By Auren Freitas dos Santos
Section 9(4) of the Constitution of South Africa states that a person cannot be discriminated against due to their disability. Prescribed conduct rule 1(2) was enacted on 7 October 2016 to give effect to the provisions of section 9(4) of the Constitution, and provides as follows:
“An owner or occupier suffering from a disability and who reasonably requires a guide, hearing or assistance dog must be considered to have the trustees’ consent to keep that animal in a section and to accompany it on the common property.”
It is no secret that South Africa lags far behind the rest of the world in understanding that service dogs are not just used by people who are blind. It is therefore very important to note that prescribed conduct rule 1(2) not only applies to visually impaired persons, but also to persons suffering from other disabilities and who reasonably requires a guide, hearing or assistance dog (colloquially referred to as “service dogs”).
There are various types of service dogs that are trained in South Africa to assist persons with a wide range of disabilities or impairments. The following is a non-exhaustive list of the most common types of service dogs:
- Service Dogs that assist persons with mobility or physical impairments.
- Guide Dogs or Seeing Eye Dogs that assist persons with visual impairments.
- Hearing Dogs that assist persons with hearing impairments; and
- Therapy or Assistance Dogs that assist persons with intellectual or mental impairments.
The use of the last category of service dogs has grown in popularity over recent years due to an increase in medical studies showing that owning a Therapy or Assistance Dog offers positive effects psychologically, socially, and physiologically. These dogs can be used to assist with a wide range of intellectual or mental impairments ranging from autism, post traumatic stress disorder (PTSD), seizures, depression, anxiety, panic attacks, obsessive compulsive disorder, dementia, phobias, and paranoia.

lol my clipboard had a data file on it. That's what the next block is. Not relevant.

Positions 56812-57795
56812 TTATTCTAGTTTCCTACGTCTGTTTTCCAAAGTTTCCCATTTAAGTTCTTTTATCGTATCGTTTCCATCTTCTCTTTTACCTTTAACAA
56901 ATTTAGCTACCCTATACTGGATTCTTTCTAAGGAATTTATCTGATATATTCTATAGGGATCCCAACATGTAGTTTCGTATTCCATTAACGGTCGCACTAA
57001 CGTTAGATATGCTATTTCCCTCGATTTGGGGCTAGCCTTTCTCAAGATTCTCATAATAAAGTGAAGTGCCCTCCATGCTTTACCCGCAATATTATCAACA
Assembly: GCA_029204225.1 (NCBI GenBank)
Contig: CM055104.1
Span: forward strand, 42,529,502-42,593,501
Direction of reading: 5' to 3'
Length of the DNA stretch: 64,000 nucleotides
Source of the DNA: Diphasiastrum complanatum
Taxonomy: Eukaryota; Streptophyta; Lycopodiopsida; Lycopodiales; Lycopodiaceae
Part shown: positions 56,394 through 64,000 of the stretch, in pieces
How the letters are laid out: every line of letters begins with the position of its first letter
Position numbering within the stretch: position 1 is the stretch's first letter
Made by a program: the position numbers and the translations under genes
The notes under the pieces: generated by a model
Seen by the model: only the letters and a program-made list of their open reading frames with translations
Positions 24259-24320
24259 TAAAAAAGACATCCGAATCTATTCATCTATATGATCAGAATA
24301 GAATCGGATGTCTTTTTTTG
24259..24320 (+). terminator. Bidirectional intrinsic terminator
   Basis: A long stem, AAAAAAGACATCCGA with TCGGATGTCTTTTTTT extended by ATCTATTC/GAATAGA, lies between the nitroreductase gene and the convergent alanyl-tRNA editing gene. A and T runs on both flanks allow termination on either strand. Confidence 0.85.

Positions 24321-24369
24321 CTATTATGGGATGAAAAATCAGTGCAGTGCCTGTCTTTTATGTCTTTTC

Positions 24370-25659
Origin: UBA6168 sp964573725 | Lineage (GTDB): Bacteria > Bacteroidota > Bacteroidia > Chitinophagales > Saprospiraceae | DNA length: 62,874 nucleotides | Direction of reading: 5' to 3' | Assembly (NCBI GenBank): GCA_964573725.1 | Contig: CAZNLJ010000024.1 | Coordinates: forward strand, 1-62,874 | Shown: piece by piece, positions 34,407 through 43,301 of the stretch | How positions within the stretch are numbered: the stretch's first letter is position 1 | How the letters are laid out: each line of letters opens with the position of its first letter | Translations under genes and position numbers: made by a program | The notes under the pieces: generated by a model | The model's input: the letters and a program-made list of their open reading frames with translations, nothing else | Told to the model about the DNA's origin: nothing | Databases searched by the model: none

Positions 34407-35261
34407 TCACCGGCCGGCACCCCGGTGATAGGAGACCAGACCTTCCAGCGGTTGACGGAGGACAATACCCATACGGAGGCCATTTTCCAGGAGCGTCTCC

Prescribed conduct rule 1(2) applies to all sectional title schemes in South Africa, which means that no person suffering from a physical, visual, hearing or intellectual impairments, and who reasonably require the assistance of a service dog, may be denied permission to keep a service dog in their section or to be accompanied by it on the common property.
However, not just any dog qualifies as a service dog. These dogs must be trained by a person certified by the Safety and Security Sector Education and Training Authority (SASETA) to carry out specific tasks to meet the unique needs of the disabled person. These dogs are also required to wear certain equipment such as special vests and/or harnesses.
Prescribed conduct rule 1(3) allows the trustees to provide for any reasonable condition in regard to the keeping of a service dog in a section or on the common property and it is recommended that the following conditions be laid down by the trustees to regulate service dogs in their scheme:
- The owner must provide the trustees with proof that the dog has been trained by an accredited establishment;
- The dog must be required to wear an identification jacket or vest at all times while on the common property, displaying the details the establishment that provided the training; and
- The service dog and its owner must respect other owners and occupiers sharing the common property.
A person suffering from a disability who is denied permission to keep a service dog in their section is entitled to approach the Human Rights Commission for relief and therefore bodies corporate should ensure that these rights are protected at all times. However, the presence of service dogs in your body corporate should not be cause for alarm, provided that the aforementioned conditions are set and respected.
Specialist Community Scheme Attorney (LLB, LLM), Auren Freitas dos Santos, is a Director of The Advisory, a boutique consultancy specialising exclusively in community schemes law.
Contact him at www.theadvisory.co.za or email email@example.com if you require any assistance drafting rules to regulate your scheme’s internal complaints procedure or advice in dealing with a complaint within your community scheme.